We know that overstretched, individual NHS trusts – who negotiate the majority of these data-sharing deals – lack capacity to understand fully the value of data that is being shared and to negotiate commercially beneficial and trustworthy partnerships. Tech firms can push for exclusive access to the use of data, or equity stake agreements, and there is currently no clear guidance on these arrangements.
We welcome intentions to establish a centre for excellence to advise on these partnerships but encourage a swifter establishment of oversight of existing and future deals. We advocate for the principle that in any partnership where patient data is being shared, it must be done with the explicit consent of individual patients
The personal and institutional stakes are high, and we need much more oversight of partnership agreements. Big (Health) Data held by the NHS is richer in detail and wider in scope than anything the private sector could hope to accumulate. Government agencies and NHS trusts must be clear about what data is being accessed and shared, at what level, and ensure there is clear evidence of proportionality to secure trustworthiness.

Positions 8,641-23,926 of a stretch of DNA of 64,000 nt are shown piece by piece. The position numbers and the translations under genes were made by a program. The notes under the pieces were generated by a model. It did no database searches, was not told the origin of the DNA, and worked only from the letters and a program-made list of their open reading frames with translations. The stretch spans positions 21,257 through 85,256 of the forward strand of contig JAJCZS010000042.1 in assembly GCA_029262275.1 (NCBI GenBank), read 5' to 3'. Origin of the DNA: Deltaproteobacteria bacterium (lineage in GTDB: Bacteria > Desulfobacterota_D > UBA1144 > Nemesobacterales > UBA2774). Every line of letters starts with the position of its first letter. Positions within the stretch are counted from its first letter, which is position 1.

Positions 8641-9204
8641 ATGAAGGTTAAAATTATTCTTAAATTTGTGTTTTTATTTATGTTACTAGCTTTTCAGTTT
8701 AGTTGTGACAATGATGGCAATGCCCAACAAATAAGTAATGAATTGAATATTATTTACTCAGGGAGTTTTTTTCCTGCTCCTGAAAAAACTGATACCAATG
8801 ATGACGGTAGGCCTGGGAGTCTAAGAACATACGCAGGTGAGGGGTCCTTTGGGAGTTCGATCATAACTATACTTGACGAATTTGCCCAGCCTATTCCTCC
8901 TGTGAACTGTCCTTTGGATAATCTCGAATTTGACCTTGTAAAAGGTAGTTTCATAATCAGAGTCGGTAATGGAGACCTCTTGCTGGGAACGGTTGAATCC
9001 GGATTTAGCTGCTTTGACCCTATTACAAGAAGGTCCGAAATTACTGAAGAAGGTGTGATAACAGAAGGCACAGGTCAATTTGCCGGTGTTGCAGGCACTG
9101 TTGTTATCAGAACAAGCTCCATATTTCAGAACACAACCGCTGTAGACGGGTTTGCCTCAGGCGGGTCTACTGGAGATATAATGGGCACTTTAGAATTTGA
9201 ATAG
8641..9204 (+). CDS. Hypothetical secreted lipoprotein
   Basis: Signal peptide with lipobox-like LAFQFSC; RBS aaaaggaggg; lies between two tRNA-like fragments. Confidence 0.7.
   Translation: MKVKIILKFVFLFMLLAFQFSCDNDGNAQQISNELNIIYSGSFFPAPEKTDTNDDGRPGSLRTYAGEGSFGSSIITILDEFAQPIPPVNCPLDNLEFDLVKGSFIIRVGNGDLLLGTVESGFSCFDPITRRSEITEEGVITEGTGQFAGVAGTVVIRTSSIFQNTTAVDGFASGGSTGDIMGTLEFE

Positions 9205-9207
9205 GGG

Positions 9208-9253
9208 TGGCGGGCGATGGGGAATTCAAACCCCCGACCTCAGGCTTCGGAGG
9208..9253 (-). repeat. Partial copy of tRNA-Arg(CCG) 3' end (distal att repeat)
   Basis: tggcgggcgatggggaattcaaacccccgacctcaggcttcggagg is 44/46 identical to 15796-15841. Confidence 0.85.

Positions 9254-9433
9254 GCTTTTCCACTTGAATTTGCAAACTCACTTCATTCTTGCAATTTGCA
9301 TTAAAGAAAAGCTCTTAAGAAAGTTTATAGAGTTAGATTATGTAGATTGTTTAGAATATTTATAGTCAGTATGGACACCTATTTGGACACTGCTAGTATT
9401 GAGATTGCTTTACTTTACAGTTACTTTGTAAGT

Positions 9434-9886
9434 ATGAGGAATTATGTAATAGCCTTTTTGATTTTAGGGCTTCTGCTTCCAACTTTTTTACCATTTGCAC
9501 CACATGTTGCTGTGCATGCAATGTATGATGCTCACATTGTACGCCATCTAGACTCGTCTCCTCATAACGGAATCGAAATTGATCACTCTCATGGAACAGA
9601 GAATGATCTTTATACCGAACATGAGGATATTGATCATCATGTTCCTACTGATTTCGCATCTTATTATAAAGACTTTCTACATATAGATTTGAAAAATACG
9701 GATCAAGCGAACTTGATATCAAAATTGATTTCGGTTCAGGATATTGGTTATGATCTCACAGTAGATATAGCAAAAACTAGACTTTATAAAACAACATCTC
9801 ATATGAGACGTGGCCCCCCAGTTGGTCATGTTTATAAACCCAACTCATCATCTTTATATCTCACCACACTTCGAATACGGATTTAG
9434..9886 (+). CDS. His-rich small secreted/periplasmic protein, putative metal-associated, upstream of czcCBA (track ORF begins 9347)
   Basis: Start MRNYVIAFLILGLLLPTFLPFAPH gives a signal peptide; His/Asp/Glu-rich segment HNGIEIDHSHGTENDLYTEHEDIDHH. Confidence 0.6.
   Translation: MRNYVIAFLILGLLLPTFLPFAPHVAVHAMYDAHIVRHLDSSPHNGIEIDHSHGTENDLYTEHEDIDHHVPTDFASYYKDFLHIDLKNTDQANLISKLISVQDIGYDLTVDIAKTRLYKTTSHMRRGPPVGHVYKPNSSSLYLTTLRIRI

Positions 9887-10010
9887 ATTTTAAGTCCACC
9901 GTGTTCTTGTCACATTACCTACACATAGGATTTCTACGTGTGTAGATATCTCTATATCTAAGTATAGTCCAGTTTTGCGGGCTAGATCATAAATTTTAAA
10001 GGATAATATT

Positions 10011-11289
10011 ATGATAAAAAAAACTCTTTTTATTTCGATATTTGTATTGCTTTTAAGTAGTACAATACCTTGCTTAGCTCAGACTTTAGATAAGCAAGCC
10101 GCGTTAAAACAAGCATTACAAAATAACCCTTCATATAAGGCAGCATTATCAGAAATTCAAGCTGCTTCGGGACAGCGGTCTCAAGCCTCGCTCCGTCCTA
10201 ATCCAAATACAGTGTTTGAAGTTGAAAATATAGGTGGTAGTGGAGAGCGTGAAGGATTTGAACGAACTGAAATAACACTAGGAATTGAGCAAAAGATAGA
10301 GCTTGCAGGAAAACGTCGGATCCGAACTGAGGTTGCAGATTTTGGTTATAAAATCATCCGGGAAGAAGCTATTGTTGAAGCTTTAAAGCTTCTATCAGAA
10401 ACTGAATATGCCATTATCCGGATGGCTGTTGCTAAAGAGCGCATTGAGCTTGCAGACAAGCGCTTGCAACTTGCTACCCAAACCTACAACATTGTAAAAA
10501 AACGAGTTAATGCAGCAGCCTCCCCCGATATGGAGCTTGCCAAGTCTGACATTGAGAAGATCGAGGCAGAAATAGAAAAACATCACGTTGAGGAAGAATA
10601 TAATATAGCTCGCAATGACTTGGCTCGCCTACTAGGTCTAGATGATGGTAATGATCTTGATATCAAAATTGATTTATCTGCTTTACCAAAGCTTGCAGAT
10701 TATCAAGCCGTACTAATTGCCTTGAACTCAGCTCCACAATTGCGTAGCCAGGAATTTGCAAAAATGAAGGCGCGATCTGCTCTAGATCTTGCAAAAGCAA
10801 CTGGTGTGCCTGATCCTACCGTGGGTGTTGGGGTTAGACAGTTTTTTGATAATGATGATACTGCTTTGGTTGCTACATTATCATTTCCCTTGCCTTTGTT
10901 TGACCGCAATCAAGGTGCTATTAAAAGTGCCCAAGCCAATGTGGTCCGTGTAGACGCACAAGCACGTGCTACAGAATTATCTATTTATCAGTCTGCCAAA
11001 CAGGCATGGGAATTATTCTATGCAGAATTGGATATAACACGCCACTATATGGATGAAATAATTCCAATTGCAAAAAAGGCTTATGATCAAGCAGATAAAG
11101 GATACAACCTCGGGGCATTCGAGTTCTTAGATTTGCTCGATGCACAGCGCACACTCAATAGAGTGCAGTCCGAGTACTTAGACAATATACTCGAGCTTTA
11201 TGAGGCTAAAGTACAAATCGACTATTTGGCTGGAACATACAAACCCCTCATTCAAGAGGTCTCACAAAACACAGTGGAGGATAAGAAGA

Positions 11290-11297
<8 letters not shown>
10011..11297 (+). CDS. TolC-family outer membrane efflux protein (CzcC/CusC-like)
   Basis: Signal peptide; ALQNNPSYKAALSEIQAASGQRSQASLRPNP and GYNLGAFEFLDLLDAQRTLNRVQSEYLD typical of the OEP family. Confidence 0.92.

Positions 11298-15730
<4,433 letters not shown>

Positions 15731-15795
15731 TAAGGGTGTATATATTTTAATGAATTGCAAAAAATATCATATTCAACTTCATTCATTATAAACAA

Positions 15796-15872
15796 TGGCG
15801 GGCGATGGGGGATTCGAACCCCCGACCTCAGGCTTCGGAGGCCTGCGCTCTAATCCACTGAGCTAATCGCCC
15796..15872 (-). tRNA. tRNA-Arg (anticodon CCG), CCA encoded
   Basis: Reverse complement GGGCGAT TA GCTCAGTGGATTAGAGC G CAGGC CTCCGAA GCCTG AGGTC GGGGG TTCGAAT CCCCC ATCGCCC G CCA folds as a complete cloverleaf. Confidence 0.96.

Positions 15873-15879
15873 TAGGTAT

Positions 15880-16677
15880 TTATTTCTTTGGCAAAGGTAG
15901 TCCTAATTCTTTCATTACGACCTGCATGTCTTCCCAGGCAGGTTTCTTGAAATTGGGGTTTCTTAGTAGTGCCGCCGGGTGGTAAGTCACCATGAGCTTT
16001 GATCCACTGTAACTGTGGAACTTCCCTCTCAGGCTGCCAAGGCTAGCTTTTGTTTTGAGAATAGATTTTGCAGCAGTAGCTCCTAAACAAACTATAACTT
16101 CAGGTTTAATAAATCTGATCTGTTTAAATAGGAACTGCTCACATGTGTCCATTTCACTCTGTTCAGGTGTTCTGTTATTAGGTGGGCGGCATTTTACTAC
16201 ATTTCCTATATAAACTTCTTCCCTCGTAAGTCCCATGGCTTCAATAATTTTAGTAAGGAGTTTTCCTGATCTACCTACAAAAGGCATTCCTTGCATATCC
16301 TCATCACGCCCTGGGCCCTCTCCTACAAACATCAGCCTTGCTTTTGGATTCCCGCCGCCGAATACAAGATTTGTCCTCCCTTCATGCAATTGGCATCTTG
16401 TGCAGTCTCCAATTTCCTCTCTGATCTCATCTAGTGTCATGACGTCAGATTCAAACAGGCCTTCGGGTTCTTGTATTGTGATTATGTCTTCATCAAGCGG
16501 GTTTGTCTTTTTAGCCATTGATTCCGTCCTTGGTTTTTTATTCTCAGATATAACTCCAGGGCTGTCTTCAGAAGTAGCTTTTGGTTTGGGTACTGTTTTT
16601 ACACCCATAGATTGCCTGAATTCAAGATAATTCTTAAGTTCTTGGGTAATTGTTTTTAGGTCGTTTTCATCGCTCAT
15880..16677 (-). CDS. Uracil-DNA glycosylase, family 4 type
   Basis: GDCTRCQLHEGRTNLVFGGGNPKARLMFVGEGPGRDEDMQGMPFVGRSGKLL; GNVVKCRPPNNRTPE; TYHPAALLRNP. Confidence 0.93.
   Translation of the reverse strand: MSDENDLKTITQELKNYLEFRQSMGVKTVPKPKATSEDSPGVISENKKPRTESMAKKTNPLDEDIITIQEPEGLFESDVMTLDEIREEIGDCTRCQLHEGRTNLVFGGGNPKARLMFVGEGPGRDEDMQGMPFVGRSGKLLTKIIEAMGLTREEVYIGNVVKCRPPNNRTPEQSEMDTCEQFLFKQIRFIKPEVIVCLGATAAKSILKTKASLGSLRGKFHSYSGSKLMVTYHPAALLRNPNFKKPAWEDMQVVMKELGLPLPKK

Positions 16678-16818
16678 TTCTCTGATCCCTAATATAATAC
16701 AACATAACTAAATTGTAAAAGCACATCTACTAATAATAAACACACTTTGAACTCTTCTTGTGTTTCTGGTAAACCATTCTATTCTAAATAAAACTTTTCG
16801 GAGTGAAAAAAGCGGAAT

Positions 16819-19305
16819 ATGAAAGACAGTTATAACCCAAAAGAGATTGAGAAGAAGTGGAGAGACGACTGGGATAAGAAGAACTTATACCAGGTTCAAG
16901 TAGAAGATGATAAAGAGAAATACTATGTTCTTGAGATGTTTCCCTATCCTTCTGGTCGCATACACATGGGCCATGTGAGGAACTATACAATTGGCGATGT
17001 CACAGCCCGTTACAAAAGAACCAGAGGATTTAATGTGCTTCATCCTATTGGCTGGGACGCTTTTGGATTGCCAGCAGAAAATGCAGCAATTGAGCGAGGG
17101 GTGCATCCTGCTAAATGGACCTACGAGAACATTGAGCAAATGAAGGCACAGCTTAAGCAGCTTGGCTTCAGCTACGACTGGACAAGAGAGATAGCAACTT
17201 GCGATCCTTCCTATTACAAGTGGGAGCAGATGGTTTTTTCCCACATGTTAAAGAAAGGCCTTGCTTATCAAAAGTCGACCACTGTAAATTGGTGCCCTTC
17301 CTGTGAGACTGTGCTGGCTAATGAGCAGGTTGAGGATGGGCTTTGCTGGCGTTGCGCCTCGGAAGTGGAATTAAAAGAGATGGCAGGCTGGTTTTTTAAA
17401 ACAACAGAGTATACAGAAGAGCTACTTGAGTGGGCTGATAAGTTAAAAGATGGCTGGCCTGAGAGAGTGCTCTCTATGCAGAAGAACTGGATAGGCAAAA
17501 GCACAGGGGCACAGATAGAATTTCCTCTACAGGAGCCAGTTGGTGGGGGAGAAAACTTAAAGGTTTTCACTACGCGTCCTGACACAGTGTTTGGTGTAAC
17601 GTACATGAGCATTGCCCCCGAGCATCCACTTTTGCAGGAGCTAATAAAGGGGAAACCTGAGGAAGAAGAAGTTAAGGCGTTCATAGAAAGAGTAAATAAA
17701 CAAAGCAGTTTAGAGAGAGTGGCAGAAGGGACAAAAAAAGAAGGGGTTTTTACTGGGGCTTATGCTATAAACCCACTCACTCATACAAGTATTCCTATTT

In summary, recommendations we think need further exploration include:
- Establishing a public register of all NHS data-sharing contracts
- Standards for clarity and transparency on what data is shared and accessed
- Explicit and clear justification of the value exchanged between the NHS and its partners
- A requirement for explanations of how public and patient benefit is put first, and how data use is proportionate to that benefit.
Department of Health and Social Care, 16 October 2019, ‘Amazon Master Content License Agreement’: https://www.contractsfinder.service.gov.uk/Notice/919533b2-4d46-4c72-bf2b-4e320cff572e
Shanti Das and Andrew Gregory, Sunday Times, 8 December 2019, ‘Amazon ready to cash in on free access to NHS data’: https://www.thetimes.co.uk/article/amazon-ready-to-cash-in-on-free-access-to-nhs-data-bbzp52n5m
Understanding Patient Data, 10 December 2019: ‘Trading Patient Data: Our view’: https://understandingpatientdata.org.uk/news/trading-patient-data-our-view
Wired, 16 December 2019: Everyone should be worried by big tech’s huge NHS data grab’ https://www.wired.co.uk/article/google-apple-amazon-nhs-health-data